As predicted several months ago the Obama administration is cutting military manpower—soldiers and Marines in order to cut defense costs. What is unique about this budget cutting is that they are trying to say that it is justified by a new strategy. The new strategy allegedly is designed to confront the threat of terrorism, nuclear proliferation in North Korea and Iran, turmoil in the Middle East, rising powers, cyber-attacks and China’s increasing power. To support the strategy Secretary of Defense Panetta made several points:
- The United States military will be smaller and leaner. The force will be agile and flexible, rapidly deployable, and technologically advanced—reliance on special operating forces is what this statement is based on.
- The US will enhance its presence in Asia Pacific and the Middle East—but with reduced ground forces the reliance will be on air and naval assets. Our ability to intervene with ground forces will be reduced. The presence of forces in Kuwait is the only capability to protect Saudi Arabia and counter Iran.
- The US will maintain a robust presence in Europe and elsewhere in the world by investing in existing alliances. In other words—the broke European countries need to do more—this is unrealistic. While reducing US presence in Europe by two brigades the administration pledged a Brigade sized force to support the NATO rapid reaction force.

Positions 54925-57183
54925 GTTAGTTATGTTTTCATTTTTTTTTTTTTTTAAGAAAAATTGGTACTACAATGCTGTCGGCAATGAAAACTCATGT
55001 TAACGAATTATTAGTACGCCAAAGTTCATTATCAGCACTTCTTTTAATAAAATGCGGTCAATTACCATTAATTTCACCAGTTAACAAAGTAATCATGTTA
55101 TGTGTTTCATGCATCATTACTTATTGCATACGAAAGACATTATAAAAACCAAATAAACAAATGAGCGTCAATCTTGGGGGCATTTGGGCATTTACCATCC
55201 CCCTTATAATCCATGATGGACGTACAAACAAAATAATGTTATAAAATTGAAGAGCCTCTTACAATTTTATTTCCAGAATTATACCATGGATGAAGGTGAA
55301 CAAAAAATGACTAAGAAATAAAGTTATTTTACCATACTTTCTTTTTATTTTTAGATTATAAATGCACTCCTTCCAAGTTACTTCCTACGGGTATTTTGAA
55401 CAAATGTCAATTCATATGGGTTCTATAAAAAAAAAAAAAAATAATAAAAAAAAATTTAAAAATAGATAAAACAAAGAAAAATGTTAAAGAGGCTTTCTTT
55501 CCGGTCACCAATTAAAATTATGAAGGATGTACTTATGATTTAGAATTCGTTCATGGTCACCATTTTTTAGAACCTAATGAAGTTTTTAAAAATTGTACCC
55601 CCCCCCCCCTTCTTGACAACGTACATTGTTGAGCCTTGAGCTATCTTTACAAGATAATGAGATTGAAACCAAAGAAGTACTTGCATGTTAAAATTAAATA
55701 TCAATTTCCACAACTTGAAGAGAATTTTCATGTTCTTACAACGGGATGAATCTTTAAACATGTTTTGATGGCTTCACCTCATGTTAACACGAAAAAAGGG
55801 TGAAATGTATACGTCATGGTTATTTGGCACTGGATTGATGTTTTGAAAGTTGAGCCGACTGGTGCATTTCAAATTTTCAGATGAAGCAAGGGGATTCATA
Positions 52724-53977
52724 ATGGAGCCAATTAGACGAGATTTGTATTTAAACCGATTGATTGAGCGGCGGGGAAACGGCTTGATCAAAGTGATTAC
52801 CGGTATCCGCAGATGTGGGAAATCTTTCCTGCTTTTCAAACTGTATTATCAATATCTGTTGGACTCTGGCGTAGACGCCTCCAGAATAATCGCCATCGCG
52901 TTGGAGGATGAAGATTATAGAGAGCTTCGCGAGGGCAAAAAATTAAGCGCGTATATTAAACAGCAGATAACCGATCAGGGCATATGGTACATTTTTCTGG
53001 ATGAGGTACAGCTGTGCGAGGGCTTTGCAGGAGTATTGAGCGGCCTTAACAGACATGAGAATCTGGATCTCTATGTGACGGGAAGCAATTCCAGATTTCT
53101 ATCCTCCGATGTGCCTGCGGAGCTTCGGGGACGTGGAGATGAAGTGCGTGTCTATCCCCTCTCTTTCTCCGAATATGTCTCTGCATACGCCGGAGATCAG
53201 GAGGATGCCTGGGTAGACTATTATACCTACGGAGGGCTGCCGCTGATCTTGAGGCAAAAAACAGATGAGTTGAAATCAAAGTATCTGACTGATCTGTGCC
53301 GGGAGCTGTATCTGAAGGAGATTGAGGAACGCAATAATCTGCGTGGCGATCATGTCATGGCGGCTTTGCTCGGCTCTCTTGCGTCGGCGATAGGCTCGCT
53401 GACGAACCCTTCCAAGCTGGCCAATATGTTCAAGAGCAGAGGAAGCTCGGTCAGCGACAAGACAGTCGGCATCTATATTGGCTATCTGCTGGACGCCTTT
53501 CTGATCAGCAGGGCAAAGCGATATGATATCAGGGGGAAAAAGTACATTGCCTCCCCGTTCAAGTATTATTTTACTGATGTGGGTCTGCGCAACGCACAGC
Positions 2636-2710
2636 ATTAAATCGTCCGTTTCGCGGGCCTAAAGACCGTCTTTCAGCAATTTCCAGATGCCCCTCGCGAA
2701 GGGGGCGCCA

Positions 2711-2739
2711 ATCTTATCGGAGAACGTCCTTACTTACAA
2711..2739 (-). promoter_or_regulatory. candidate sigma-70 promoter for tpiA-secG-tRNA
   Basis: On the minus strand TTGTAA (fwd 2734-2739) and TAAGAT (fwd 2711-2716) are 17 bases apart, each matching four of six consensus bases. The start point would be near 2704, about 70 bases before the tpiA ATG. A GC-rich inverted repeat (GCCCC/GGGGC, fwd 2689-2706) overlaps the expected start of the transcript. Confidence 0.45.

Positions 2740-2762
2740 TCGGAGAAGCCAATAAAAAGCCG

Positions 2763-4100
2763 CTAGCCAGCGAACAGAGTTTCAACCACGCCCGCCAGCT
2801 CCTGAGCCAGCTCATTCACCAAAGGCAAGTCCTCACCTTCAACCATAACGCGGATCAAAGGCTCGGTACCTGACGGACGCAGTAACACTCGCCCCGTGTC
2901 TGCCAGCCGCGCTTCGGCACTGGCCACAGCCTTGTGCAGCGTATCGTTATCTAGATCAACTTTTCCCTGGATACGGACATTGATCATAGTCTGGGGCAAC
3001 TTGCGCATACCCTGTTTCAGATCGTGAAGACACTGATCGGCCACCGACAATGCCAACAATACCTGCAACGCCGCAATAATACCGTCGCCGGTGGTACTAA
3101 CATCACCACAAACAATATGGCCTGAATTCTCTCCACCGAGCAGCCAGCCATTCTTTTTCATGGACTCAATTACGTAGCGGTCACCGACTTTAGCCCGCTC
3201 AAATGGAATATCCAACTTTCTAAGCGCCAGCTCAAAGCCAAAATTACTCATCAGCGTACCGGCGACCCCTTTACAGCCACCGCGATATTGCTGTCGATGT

- The US will ensure that it can quickly confront and defeat aggression from any adversary, any time, any place. Avoiding the 2 or 2 ½ war capability the argument is that the US will have the capability to deal with more than one adversary at a time. At best this is a hollow argument unless one is talking about the use of air power or Special Forces.
- The US will only cut critical programs and protect and prioritize key investments key investments in technology and new capabilities from special operations forces to cyber and space and unmanned systems, as well as a capacity to surge, adapt and grow as needed. That means the US will maintain a strong National Guard and a strong Reserve and a strong economic base. Reliance on the National Guard and the reserves is much less expensive than active forces.
In addition to these strategy revisions the Associated Press reports that the administration is considering huge reductions to the strategic nuclear forces. To get Republicans to support START ratification the President pledged nuclear warhead modernization and to maintain the arsenal—did he forget his pledge? Obviously, a huge reduction in the nuclear arsenal so that China has more strategic warheads than the US runs counter to the focus on China.
What is totally lacking is any consideration of Russian expansionism. What will North Korea do once it has consolidated power?
In short this strategy is an empty attempt to justify defense spending reductions. The strategy does not relate to the threat. There are other unique items in the defense budget, to include means testing for medical benefits for active and retired military. These will be subject of future articles.